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The disproportionate adverse health and economic impact of COVID-19 on communities of color combined with the tragic murder of George Floyd and ensuing racial justice protests of 2020 have ignited widespread reexamination of current systems and how they may contribute to inequities. This reexamination has impacted the insurance industry as well, with many insurers making public statements about their commitments to diversity, equity, and inclusion and reaffirming their commitments to racial equity not only in their communities but in their business practices as well. Within the actuarial community, there is also renewed interest in reexamining what it means for rates to be “unfairly discriminatory” or result in a “disparate impact.”
Some regulators and state legislatures have also followed suit.
Most recently, the governor of Colorado signed Senate Bill 21-169, which beginning January 1, 2023, will require insurers to:
Many states already have statutes that prohibit insurers from using race, religion, or other variables in insurance rating. Unique to the Colorado bill, however, is the requirement for companies to demonstrate that procedures have been implemented to assess “unfair discrimination” and to share the results with the Colorado Division of Insurance. Historically, companies have largely demonstrated rates are not unfairly discriminatory by explaining they do not use prohibited variables or variables that serve as proxies for prohibited variables in their pricing or underwriting methodologies. In most cases, insurers do not have a need to collect protected class variables to underwrite and rate the policy, and therefore have not historically collected this data. The Colorado bill at face value suggests that more rigorous governance will be required for insurers writing business in Colorado.
An important feature of the Colorado bill is that, while it uses the term “unfair discrimination,” it defines the term to mean something that more closely resembles what traditionally has been disparate impact discrimination:
"Unfairly discriminate" and "unfair discrimination" include the use of one or more external consumer data and information sources, as well as algorithms or predictive models using external consumer data and information sources, that have a correlation to race, color, national or ethnic origin, religion, sex, sexual orientation, disability, gender identity, or gender expression, and that use results in a disproportionately negative outcome for such classification or classifications, which negative outcome exceeds the reasonable correlation to the underlying insurance practice, including losses and costs for underwriting.2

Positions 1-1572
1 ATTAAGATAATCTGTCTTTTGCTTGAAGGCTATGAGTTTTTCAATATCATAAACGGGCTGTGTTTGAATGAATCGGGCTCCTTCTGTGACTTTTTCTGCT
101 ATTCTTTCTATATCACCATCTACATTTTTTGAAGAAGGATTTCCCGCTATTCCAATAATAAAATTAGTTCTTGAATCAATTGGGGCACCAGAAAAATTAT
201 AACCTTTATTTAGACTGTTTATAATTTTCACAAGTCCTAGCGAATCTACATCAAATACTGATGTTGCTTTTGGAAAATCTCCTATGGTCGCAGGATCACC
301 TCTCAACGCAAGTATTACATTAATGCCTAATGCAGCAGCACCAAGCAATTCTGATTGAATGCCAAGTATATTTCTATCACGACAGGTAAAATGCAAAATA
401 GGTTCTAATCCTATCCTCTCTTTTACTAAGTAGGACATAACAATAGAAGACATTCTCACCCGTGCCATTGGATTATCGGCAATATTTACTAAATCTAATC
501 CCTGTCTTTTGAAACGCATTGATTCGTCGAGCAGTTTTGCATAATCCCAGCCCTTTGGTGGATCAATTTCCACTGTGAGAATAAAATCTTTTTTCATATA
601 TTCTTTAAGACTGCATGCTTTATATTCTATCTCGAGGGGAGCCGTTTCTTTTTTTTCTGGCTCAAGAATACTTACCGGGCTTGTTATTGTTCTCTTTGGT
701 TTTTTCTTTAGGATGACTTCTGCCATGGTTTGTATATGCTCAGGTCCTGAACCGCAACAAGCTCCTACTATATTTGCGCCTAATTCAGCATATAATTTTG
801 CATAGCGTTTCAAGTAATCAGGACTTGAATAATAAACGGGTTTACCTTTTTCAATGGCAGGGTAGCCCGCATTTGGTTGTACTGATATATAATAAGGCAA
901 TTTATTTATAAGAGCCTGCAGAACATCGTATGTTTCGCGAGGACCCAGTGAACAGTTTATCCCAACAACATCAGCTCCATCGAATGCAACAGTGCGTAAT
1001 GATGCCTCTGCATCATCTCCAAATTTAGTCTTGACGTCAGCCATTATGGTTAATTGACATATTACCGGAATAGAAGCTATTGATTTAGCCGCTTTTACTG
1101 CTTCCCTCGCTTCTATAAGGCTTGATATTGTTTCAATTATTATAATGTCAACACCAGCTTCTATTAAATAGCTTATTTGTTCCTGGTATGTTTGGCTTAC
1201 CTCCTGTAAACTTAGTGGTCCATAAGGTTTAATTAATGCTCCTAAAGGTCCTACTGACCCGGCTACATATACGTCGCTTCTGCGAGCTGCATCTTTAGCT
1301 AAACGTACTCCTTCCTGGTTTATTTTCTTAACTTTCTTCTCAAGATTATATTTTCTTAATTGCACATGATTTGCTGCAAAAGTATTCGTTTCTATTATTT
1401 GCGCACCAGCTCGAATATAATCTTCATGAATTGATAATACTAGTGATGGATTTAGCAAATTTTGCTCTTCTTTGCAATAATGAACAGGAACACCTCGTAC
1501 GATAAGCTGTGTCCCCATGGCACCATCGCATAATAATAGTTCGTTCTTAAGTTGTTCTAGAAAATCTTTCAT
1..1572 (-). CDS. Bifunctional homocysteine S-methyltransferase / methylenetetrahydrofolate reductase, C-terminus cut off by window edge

Historically, “unfair discrimination” has not always meant the same thing as “disparate impact.” In the context of “unfair discrimination,” the term “discrimination” traditionally refers to treating risks differently, usually in regard to pricing and underwriting, but not necessarily related to a federally protected class. The insurance industry’s ability to identify, differentiate, and quantify risk is hinged on the concept of fair discrimination, where risks are treated differently based on their expected insurance cost differences. For example, it is legal and fair to discriminate for auto insurance (charge different prices) based on the at-fault accident history of a driver, as drivers with prior at-fault accidents are more likely to cause accidents in the future, resulting in increased insurance costs. Unfair discrimination, therefore, refers to treating risks with similar expected costs differently. Disparate impact, on the other hand, typically refers to when a set of seemingly neutral practices disproportionately impact a protected class and are otherwise unjustified by legitimate rationale.3 The historical distinction between unfair discrimination and disparate impact is important because a practice that traditionally is not considered unfairly discriminatory could still result in a disparate impact.